How do you picture what happens after death? Do you imagine there is nothing at all after death? Does that make you wonder what the point of life is and whether or not it is worth it? Or do you picture yourself on a cloud, playing a harp and doing nothing forever? Does that sound boring to you (or if you don’t like playing instruments, stressful)? Or do you imagine something better?
The Mormons, a nickname for people who belong to The Church of Jesus Christ of Latter-day Saints, imagine something better. Think about what makes life on Earth special for you. For most of us, it is having a wonderful family, learning new things, becoming better than we were. Can you imagine spending eternity without any of that?
We’re told that in Heaven we will be happier than we can ever imagine. Everything will be perfect. Now, try to imagine a perfect life without the people you love most. It’s impossible, isn’t it? I’m reminded of a story in the Book of Mormon. A prophet named Lehi had a vision in which he saw a beautiful, perfect tree with fruit that was sweeter than anything ever before tasted. It represented the love of God. The first thing he did after tasting it was to look for his family so he could share it with them. This is natural—anything we love has to be shared with the people we love. Personally, I don’t want to spend eternity without my family. It would be lonely, sad, and not worth it.
Mormons don’t believe that is how Heaven will be. They believe God wants families to last forever, but they belong to one of the few religions that teaches that God loves us enough to do that and that He didn’t plant so much love in our hearts only to start our eternal life with a command to get divorced or to give up our children. Mormons marry in the temple to bring eternal marriages into reality, which also joins the children to the parents.
Next, Mormons believe we will be able to grow and progress forever. Can you imagine anything more boring than to spend a lifetime without things to learn and goals to work for? Mormons note that the Bible says we are to be perfect, but we also know only Jesus Christ was able to be perfect in this life. Since God doesn’t give us commands we can’t keep, it’s pretty clear He meant that now we should work towards perfection and someday we’d achieve it—after our deaths. After all, we have all eternity to get there.
We don’t know what form that will eventually take. To the question often asked about whether or not Mormons believe they can become Gods, the Church says:
“Latter-day Saints believe that God wants us to become like Him. But this teaching is often misrepresented by those who caricature the faith. The Latter-day Saint belief is no different than the biblical teaching, which states, “The Spirit itself beareth witness with our spirit, that we are the children of God: and if children, then heirs; heirs of God, and joint-heirs with Christ; if so be that we suffer with him, that we may be also glorified together” (Romans 8:16-17). Through following Christ’s teachings, Latter-day Saints believe all people can become “partakers of the divine nature” (2 Peter 1:4).” (See Mormonism 101.) It is not true Mormons believe they will get their own planet. (That is an inside joke.)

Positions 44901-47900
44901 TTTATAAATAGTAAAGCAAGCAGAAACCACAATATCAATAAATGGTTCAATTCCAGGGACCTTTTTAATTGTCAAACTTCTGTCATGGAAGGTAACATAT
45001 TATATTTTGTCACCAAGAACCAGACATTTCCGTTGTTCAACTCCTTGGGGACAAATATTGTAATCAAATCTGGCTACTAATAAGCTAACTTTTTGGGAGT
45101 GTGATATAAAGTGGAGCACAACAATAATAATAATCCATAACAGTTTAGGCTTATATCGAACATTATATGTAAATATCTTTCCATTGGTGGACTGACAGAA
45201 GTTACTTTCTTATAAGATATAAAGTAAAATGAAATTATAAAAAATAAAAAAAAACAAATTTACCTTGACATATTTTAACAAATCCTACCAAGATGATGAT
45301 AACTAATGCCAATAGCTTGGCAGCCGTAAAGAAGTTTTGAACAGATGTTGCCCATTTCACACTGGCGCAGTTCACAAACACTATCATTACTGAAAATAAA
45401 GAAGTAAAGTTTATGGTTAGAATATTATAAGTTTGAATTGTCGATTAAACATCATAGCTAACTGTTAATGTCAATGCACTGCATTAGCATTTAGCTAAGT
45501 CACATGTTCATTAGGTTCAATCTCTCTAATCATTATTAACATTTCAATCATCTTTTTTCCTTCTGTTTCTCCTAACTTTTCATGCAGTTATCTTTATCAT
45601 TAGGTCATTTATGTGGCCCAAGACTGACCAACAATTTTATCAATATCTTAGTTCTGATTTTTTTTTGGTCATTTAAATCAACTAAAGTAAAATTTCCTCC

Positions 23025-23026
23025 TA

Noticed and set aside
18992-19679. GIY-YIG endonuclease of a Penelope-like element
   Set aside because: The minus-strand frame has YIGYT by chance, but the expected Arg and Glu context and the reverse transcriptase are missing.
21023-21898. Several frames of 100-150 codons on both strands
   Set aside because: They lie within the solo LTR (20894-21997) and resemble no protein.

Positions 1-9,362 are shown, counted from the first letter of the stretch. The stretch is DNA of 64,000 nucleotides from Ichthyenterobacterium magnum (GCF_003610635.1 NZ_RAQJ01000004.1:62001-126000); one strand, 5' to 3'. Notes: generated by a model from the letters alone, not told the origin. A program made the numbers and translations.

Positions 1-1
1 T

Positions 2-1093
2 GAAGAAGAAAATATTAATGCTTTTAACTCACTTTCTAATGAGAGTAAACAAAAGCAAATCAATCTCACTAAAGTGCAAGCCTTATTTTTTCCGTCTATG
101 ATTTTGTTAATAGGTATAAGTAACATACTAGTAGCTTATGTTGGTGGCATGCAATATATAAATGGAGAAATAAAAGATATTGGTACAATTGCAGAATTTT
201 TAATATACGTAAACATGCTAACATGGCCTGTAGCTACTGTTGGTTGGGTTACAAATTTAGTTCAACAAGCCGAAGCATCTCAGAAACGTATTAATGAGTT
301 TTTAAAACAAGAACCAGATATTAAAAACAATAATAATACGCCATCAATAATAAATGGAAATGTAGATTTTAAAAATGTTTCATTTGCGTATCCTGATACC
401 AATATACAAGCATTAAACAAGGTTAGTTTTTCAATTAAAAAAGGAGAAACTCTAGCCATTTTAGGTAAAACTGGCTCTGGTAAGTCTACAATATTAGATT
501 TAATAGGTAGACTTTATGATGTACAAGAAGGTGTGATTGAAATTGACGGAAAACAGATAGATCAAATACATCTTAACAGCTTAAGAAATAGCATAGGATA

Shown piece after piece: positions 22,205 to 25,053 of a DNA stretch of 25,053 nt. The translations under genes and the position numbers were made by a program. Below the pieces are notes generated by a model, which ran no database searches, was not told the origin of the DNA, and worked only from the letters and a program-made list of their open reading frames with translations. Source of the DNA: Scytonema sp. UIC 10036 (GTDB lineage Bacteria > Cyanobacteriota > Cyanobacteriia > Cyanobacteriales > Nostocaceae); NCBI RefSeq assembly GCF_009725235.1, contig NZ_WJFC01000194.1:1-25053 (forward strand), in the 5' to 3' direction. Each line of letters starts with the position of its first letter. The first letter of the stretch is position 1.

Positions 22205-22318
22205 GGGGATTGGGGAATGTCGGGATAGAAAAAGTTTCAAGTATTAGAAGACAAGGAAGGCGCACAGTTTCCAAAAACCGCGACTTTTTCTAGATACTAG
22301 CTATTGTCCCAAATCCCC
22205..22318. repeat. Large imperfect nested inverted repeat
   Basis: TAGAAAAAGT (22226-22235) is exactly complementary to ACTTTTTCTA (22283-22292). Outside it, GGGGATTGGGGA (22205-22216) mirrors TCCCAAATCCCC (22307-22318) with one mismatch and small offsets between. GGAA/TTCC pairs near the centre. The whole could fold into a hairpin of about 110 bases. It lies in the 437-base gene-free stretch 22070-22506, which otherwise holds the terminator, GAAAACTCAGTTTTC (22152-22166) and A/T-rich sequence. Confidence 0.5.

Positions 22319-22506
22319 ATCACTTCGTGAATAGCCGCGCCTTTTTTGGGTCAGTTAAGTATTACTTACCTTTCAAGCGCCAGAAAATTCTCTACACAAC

The Book of Mormon gives us a better idea of what will happen after we die. An ancient prophet named Alma explained it to his son in Alma 40. He taught his son that there was a resurrection, but not until after Christ came and completed his mission. He said there were many things about God he didn’t know, but he had asked God passionately for information on this, and that is often enough for God to tell us what we need to know.
He explained there was a time when each person who died would rise from the dead, but he didn’t know when that would be or whether it would happen to everyone at once, since everyone didn’t die at once, but that this was unimportant. Time with God is different.
An angel had taught Alma that when each person dies his spirit is taken back home to God. People who were essentially good (Mormons don’t think you have to have been Mormon or perfect to be considered good by God) go to Paradise to rest and enjoy a period of happiness and peace. Those who were wicked—really, really wicked—go to Outer Darkness, where they will be spending their time under Satan’s control. Needless to say, they won’t be happy, rested, or peaceful there. But not many end up in that space.
Although they have been risen from the dead, which technically is a resurrection, this is not the First Resurrection referred to in the Bible. Alma explains that resurrection as used in that context means to reunite the soul and the body. We see this in the Bible, when Jesus first rises from the dead but instructs Mary not to touch him, because He hasn’t been to His Father yet. When He returns from reporting in to God, He has received His body again, this time in perfect, immortal form, and allows people to touch him. We too will receive our bodies, perfected and unable to die, have a disability, or become ill again.
Alma said it was his opinion that first resurrection would happen when Jesus was resurrected, but he didn’t know for sure. Prophets, just like everyone else, are allowed to have opinions. However, he did know there was a space between death and resurrection (reunion of the spirit and body) and that final judgment would occur when we were resurrected. Those who are willing to accept God and Jesus Christ and to live as they taught us will be rewarded with eternity in Their presence. All who are essentially good will have happy afterlives. Those who are wicked will not.
Life after death gives meaning to the trials we face, which are merely ways for us to learn and to grow. Knowing we can choose to spend eternity with those we love, that we will still be ourselves and able to be more than we imagined, makes everything about life worth it.